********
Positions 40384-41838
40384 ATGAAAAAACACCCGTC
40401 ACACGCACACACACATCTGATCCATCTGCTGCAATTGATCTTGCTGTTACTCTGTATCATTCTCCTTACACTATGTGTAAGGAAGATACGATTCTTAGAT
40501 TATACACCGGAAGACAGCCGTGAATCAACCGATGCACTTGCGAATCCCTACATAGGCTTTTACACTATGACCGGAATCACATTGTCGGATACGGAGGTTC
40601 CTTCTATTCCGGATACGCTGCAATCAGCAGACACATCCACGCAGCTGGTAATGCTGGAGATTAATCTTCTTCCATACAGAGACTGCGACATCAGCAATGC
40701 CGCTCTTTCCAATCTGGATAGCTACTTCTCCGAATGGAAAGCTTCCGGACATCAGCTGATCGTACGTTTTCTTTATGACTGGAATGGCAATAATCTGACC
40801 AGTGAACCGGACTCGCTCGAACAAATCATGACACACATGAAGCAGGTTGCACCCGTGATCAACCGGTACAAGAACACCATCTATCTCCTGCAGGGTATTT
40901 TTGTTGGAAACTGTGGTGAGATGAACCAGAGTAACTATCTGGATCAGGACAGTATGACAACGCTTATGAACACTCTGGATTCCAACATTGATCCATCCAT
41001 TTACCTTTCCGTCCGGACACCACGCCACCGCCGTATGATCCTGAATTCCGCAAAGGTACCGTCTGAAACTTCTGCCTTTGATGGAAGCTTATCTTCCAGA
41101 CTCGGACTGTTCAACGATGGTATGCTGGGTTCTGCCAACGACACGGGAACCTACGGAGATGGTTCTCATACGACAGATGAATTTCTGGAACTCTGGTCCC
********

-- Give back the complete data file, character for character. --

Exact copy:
Positions 40384-41838
40384 ATGAAAAAACACCCGTC
40401 ACACGCACACACACATCTGATCCATCTGCTGCAATTGATCTTGCTGTTACTCTGTATCATTCTCCTTACACTATGTGTAAGGAAGATACGATTCTTAGAT
40501 TATACACCGGAAGACAGCCGTGAATCAACCGATGCACTTGCGAATCCCTACATAGGCTTTTACACTATGACCGGAATCACATTGTCGGATACGGAGGTTC
40601 CTTCTATTCCGGATACGCTGCAATCAGCAGACACATCCACGCAGCTGGTAATGCTGGAGATTAATCTTCTTCCATACAGAGACTGCGACATCAGCAATGC
40701 CGCTCTTTCCAATCTGGATAGCTACTTCTCCGAATGGAAAGCTTCCGGACATCAGCTGATCGTACGTTTTCTTTATGACTGGAATGGCAATAATCTGACC
40801 AGTGAACCGGACTCGCTCGAACAAATCATGACACACATGAAGCAGGTTGCACCCGTGATCAACCGGTACAAGAACACCATCTATCTCCTGCAGGGTATTT
40901 TTGTTGGAAACTGTGGTGAGATGAACCAGAGTAACTATCTGGATCAGGACAGTATGACAACGCTTATGAACACTCTGGATTCCAACATTGATCCATCCAT
41001 TTACCTTTCCGTCCGGACACCACGCCACCGCCGTATGATCCTGAATTCCGCAAAGGTACCGTCTGAAACTTCTGCCTTTGATGGAAGCTTATCTTCCAGA
41101 CTCGGACTGTTCAACGATGGTATGCTGGGTTCTGCCAACGACACGGGAACCTACGGAGATGGTTCTCATACGACAGATGAATTTCTGGAACTCTGGTCCC